Most Life Plan Communities require a one-time upfront entrance fee and a predictable monthly fee, which allows the resident to occupy an independent living residence, enjoy all the services and amenities offered by the community, and have access to long-term on-site health care when and if they need it. If the resident requires assisted living, memory support or skilled nursing, the community provides the appropriate level of care. Depending on the contract structure, this care may be provided at essentially the
same monthly rate the resident paid in independent living, at a reduced rate for a specified amount of time, or on a fee-for-service basis. Types of care level settings vary from community to community.
Age restriction is usually 62+, although that varies from one community to another. While all Life Plan Communities offer residential accommodations and amenities, the range and cost of entrance fees and monthly service fees may vary
Licensed daily rate properties that are referred to as skilled nursing facilities (SNF) or nursing facilities (NF), where the majority of individuals require 24/7 nursing and/or health care. In most cases, nursing homes are licensed for Medicare/Medicaid reimbursement. They generally offer a community setting, private or shared rooms, and around-the-clock medical staff, including RNs (registered nurses), LPNs (licensed practical nurses) and CNAs (certified nursing assistants). Many nursing homes are freestanding communities.
Many senior living communities, along with stand-alone memory support communities, specialize in services dedicated to caring for residents needing memory care for Alzheimer’s or other forms of dementia or cognitive impairments. Most memory care programs are supported in specially designed environments, and include innovative technologies and interventions that can decrease the anxieties and difficulties related to dealing with dementia. Staff typically have a high level of expertise in memory care.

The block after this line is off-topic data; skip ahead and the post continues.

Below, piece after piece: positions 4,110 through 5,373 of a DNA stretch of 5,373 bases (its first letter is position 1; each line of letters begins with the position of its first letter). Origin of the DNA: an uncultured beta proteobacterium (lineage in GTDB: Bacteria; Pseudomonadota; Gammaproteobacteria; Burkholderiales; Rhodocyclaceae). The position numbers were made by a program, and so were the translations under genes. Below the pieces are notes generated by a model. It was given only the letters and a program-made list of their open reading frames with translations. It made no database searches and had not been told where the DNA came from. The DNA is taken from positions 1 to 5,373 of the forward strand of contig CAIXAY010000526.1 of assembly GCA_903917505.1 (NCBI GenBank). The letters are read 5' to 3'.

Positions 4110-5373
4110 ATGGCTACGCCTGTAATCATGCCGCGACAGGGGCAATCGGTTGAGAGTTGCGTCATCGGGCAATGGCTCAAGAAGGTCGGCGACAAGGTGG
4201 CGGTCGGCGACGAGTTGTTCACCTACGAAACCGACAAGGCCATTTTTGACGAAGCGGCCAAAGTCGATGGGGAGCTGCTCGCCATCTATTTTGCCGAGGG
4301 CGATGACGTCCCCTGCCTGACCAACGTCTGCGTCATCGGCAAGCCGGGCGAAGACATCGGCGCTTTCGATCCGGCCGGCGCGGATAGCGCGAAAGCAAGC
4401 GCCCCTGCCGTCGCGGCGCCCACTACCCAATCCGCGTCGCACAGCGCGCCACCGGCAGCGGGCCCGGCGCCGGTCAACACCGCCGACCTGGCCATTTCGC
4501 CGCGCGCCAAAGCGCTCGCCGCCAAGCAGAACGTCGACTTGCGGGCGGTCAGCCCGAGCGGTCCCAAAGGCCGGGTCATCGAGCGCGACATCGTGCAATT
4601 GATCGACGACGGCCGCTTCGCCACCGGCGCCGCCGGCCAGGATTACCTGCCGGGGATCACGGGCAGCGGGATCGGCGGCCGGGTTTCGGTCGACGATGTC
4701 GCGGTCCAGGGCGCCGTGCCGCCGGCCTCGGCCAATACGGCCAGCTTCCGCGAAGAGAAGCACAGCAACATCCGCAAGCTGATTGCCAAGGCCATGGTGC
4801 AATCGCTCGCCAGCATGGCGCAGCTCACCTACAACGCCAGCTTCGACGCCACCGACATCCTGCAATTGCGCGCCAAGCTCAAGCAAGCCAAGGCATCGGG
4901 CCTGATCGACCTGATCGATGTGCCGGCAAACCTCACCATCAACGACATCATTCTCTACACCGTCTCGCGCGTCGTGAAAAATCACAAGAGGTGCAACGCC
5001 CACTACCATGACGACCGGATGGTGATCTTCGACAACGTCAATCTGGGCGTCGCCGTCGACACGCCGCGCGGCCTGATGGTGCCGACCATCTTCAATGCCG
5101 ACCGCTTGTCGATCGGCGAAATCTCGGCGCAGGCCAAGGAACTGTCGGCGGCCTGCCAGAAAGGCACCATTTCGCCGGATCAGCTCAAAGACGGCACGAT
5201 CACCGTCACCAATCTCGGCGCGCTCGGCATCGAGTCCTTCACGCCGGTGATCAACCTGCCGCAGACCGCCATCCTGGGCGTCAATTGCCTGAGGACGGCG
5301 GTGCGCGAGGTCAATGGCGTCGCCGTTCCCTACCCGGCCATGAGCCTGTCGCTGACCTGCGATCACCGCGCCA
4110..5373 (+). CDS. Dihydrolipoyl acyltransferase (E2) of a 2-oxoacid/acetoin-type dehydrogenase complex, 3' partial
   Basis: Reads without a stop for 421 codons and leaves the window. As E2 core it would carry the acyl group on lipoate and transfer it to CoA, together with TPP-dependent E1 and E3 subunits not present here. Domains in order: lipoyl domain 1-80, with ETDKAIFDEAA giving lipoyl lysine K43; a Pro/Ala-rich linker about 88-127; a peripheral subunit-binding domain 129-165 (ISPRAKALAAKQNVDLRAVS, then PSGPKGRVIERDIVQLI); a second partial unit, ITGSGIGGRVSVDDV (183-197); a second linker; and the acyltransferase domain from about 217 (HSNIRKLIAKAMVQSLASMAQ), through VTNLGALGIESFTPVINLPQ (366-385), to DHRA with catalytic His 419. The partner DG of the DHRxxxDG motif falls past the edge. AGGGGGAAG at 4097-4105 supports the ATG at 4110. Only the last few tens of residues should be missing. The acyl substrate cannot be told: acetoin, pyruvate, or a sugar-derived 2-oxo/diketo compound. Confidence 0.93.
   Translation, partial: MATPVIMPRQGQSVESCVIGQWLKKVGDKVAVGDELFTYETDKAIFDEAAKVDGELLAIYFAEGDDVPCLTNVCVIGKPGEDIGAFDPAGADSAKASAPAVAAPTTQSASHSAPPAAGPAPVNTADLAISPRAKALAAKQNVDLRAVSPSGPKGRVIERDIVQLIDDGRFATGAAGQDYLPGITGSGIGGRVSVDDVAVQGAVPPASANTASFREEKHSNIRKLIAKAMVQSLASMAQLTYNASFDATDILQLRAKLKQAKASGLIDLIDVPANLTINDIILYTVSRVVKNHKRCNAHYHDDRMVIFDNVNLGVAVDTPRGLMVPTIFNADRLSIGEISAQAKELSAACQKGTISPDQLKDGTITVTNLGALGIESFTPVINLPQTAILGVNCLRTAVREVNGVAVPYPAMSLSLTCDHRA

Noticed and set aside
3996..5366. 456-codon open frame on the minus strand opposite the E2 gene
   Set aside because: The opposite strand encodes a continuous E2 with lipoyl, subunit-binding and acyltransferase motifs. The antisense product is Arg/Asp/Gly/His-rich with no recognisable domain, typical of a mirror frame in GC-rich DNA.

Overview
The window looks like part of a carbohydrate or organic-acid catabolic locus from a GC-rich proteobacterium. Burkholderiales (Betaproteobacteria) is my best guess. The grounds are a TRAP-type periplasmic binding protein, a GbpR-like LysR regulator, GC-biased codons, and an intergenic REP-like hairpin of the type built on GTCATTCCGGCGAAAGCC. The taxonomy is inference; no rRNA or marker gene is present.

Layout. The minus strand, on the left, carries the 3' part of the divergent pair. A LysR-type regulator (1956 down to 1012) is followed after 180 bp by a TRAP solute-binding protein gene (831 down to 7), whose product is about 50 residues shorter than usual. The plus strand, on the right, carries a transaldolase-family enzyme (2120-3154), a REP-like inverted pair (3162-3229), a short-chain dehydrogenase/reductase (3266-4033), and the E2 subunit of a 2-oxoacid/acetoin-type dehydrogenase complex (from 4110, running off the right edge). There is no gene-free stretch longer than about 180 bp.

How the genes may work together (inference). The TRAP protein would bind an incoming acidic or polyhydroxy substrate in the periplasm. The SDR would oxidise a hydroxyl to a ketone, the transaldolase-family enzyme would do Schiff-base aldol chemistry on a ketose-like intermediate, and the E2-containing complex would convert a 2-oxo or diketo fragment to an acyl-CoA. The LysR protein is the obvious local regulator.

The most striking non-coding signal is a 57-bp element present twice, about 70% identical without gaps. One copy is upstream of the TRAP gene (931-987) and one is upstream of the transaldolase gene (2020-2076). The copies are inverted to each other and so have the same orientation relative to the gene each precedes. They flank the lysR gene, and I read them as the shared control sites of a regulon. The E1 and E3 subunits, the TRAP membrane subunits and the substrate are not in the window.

Services that provide caregivers with temporary relief from tasks associated with caregiving (e.g., in-home assistance, short nursing home stays, adult day care). In a senior living community setting, it usually refers to an arrangement whereby a senior stays at the community for a few days or weeks, perhaps to give their caregiver at home a break, or to experience the community’s accommodations, services and amenities on
a trial basis
Whether accommodations and services are offered in a freestanding skilled nursing facility or in a designated area of a Life Plan Community, skilled nursing is designed for individuals who require full-time care, or assistance with most, if not all, activities of daily living. Skilled nursing units are licensed and offer 24/7 medical care by trained medical staff, such as a registered nurse or therapist. They may also provide rehabilitation services, memory support services and other types of specialized care. They’re typically Medicare/ Medicaid-certified, and monthly fees include meals, personal assistance and most medical services (except for medications).